And it’s big. I mentioned this before, but I mean it’s big, in a burly, football player kind of way. When I’m sitting in this car, the beltline comes to my shoulders, as does the top of the hood. It doesn’t feel like you are sitting in a hole, just like you a very small in comparison to the size of the car. This might be me speaking as an owner of a MINI Cooper here, but it’s still worth noting.

I, much like you, hate buying fuel. This is something that happens frequently and often with this car. And not because it gets poor fuel economy, which we averaged about 25MPG (not bad for a car of this size and/or the weight of our collective right feet). It’s because it has a fuel tank that felt smaller than the one in my MINI. The most fuel I was ever able to put into the car, with the needle on E, was a little more than 12 gallons. During normal daily operation this is probably fine, but on a proper road trip, nothing kills a buzz like the smell of gasoline.

Overall I liked it. I was even a little thankful for the automatic transmission while I was sitting, parked, in Southern California’s world famous LA traffic. Don’t get me wrong, it was still a soul sucking device that really hindered the overall performance of the car, but after 4 hours of traffic, it was nice to be able to get out and be able to walk.

I’m really digging the cars Ford is making these days and really glad I had the chance to spend some time in this one. I just wish the controls weren’t so poor. Really spoiled the experience for me.

7 Comments

  1. Had a “discussion” with somebody on a forum regarding the usability of the MINI… I’ve found that most of those who complain that the MINI’s system is too complicated, ugly, etc… have either never used a comparable system from another manufacturer or neophytes who don’t like tech in their cars because “it’s just one more thing to break.”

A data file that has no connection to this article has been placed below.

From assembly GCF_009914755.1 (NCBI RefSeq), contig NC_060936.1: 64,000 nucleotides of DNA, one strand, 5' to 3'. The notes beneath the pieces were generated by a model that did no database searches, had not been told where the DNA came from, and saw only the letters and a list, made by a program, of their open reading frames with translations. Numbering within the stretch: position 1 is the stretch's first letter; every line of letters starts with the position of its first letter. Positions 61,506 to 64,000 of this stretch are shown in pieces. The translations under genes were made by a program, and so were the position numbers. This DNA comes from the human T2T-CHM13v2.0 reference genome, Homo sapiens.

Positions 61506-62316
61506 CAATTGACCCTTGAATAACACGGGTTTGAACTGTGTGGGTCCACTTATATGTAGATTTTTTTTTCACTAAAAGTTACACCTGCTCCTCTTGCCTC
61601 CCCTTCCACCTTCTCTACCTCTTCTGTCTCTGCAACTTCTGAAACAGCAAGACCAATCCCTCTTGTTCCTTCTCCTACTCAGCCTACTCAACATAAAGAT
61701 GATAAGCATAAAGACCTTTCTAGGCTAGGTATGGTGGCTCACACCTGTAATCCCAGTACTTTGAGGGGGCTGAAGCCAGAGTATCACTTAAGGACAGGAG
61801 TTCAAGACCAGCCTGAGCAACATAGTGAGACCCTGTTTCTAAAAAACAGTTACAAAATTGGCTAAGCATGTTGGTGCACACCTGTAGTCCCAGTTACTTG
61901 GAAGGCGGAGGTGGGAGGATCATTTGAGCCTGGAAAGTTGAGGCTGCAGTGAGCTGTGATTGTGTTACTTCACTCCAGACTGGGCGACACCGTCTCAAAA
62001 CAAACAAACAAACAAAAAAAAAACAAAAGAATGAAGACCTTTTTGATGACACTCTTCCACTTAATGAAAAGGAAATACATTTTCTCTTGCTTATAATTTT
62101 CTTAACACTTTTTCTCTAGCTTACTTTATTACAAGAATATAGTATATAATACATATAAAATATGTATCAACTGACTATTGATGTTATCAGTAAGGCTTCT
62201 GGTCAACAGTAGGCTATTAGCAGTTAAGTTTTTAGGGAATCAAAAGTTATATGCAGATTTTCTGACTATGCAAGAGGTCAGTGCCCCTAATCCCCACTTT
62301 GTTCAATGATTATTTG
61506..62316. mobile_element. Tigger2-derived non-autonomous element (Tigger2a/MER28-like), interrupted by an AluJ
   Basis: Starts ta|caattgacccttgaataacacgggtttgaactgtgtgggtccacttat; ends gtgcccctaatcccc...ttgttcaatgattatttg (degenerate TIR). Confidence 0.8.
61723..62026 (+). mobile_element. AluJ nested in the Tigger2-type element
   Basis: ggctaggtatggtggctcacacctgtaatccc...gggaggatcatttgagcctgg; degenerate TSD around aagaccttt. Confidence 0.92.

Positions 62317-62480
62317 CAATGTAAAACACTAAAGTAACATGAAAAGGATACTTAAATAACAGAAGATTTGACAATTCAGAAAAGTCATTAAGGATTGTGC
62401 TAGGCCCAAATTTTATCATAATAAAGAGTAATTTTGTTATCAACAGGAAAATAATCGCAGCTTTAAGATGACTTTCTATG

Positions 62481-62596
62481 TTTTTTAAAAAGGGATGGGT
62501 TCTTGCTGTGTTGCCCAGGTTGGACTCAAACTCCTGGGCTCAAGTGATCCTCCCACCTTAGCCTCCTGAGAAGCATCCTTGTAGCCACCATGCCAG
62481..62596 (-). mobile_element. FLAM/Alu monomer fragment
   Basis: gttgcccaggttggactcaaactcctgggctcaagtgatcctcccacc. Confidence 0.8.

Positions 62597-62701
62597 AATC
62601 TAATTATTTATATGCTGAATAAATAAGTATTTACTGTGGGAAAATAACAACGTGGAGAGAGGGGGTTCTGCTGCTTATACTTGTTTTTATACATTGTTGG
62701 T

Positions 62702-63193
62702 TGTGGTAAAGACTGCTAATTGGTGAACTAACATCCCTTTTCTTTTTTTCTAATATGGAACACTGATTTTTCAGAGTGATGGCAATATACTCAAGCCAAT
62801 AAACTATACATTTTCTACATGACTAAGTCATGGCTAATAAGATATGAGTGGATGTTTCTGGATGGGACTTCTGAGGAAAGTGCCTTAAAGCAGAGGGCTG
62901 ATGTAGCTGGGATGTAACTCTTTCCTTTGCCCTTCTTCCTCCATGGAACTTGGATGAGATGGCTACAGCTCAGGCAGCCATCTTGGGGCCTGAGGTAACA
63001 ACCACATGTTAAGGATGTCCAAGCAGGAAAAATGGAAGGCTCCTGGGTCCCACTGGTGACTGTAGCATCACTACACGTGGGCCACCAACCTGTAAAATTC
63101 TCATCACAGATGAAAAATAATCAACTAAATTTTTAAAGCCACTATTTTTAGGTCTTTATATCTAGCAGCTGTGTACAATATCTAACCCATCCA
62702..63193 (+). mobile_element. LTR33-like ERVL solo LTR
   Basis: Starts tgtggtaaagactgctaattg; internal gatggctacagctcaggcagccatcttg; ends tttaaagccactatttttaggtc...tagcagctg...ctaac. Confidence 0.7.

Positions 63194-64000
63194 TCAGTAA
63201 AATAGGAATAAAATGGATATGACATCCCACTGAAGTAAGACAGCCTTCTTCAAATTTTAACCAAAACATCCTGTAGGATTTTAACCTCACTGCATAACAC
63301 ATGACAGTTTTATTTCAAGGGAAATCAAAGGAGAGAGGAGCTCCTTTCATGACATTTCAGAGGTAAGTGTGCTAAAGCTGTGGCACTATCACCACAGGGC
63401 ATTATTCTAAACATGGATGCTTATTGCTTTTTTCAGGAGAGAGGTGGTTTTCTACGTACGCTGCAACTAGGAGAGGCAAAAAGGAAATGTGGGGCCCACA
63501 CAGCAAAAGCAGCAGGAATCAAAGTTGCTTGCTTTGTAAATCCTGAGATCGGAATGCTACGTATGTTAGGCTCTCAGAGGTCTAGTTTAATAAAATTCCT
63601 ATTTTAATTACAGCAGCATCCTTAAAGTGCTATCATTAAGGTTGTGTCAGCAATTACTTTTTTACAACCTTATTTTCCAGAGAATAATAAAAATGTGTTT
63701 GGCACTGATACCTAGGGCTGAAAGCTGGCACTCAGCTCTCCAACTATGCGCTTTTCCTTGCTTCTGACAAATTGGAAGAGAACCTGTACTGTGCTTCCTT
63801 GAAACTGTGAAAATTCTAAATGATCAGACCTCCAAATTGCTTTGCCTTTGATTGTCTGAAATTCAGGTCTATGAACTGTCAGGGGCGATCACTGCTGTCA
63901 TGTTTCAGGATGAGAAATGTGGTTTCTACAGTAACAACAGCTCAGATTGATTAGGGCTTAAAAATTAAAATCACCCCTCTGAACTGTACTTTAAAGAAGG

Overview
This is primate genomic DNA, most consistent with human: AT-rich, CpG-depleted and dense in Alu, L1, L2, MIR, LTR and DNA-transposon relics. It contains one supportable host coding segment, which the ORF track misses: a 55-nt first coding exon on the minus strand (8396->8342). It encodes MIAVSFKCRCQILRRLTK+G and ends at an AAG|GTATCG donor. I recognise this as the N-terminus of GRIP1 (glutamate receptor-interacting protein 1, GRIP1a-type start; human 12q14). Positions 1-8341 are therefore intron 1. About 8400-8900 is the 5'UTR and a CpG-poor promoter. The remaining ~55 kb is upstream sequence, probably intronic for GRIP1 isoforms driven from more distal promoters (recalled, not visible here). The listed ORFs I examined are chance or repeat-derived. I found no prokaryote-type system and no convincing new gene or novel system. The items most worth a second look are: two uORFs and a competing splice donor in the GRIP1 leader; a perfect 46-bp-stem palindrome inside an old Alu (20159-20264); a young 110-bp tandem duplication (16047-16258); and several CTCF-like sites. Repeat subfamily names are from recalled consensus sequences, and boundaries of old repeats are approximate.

That’s not to say that the MINI’s system is perfect – far from it. If anything, MINI’s system isn’t quite as bad as the others. More frustrating is that there’s things that if there things in almost every one of these systems that I like and wish other folks did…

    Take the VW system – Bluetooth on it is horrible. While it has improved over the last few years, it takes forever to find and detect devices and the sound quality is awful especially compared to the MINI system. However, I like VW’s overall interface better, it’s easier to navigate and provides useful information automatically without the extra clicks that Connected requires.

    If the interface engineers at the various manufacturers looked at what everyone else was doing – they might learn something… I know there’s copyright issues that could come into play – but still designing their ICE in a vacuum isn’t working…

    Reply

    1. Thanks Michael! I agree. Neither the BMW or MINI systems are perfect, but when you compare them to the systems that other auto manufacturers are using, they are actually pretty ok in comparison. Hopefully they keep improving on it to make it even better still.

      Did you get MINI Connected in your R60? Or Nav?

      Reply

  2. Connected only… I’m running CoPilot Live on my iPhone for Nav because it stores the maps locally as opposed to pulling tiles down “as needed” like Google, iMaps and others do… In my mind there’s nothing more frustrating than waiting for a map tile to load.

    And yes, I do get very frustrated when you guys talk about the system… Not having access to it definitely impacts your perception and discussions about it – even if you don’t realize it…

    Reply

    1. And yes, I do get very frustrated when you guys talk about the system… Not having access to it definitely impacts your perception and discussions about it – even if you don’t realize it…

      Exactly why I’m going to have it in my next MINI that I am working very hard on purchasing sometime in the near-ish future.

      Reply